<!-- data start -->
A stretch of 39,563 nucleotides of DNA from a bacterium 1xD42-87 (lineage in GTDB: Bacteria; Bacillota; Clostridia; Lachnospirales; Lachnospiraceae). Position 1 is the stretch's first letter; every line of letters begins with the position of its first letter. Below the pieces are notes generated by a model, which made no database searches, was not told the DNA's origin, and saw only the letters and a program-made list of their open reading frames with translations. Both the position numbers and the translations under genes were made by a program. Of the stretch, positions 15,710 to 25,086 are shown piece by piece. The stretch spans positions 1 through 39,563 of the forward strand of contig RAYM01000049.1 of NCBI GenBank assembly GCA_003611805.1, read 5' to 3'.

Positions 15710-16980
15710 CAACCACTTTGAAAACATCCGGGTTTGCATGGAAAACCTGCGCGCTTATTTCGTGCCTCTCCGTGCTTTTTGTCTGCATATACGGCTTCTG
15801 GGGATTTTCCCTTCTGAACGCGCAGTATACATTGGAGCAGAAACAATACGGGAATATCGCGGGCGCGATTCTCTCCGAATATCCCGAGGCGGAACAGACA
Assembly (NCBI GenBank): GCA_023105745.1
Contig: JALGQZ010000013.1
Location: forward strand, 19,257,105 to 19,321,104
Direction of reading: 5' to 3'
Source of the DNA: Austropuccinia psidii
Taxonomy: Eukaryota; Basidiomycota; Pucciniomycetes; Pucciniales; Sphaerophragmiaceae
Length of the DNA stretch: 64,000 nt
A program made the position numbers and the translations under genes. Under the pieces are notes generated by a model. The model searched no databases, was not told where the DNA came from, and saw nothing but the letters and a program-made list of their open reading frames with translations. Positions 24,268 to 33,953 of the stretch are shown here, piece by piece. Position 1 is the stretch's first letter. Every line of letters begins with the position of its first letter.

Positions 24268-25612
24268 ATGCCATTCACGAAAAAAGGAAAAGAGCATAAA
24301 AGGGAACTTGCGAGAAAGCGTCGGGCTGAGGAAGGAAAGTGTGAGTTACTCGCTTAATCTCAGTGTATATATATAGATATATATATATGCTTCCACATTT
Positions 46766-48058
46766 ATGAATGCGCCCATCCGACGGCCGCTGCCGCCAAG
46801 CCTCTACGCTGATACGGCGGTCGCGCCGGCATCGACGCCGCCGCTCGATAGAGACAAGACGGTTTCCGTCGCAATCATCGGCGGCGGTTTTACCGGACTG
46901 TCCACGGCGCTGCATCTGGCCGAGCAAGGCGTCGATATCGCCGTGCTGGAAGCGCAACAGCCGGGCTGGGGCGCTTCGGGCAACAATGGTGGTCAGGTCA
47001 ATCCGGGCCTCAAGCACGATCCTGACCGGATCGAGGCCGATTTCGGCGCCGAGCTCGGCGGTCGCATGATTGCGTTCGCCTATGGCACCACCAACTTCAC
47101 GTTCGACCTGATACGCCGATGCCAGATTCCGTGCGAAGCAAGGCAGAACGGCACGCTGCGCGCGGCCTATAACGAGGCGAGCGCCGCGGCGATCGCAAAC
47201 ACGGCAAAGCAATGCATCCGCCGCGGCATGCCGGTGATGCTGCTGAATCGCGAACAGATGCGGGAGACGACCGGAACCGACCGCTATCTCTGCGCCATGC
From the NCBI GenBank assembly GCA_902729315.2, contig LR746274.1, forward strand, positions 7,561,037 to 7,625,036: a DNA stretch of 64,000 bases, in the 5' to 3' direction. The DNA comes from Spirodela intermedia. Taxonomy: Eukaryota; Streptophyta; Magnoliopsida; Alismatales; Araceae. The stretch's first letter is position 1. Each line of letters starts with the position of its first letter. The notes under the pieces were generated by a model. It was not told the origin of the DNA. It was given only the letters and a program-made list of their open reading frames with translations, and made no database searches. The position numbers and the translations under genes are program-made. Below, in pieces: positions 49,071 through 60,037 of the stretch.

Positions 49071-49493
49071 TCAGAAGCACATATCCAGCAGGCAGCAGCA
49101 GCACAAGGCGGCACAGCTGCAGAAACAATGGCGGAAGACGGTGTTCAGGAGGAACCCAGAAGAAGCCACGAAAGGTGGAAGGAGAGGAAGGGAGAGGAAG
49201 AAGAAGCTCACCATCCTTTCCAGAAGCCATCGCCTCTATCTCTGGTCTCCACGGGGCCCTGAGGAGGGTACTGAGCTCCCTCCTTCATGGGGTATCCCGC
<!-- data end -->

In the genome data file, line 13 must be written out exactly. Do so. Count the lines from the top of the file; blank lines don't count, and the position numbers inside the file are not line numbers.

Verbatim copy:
Positions 24268-25612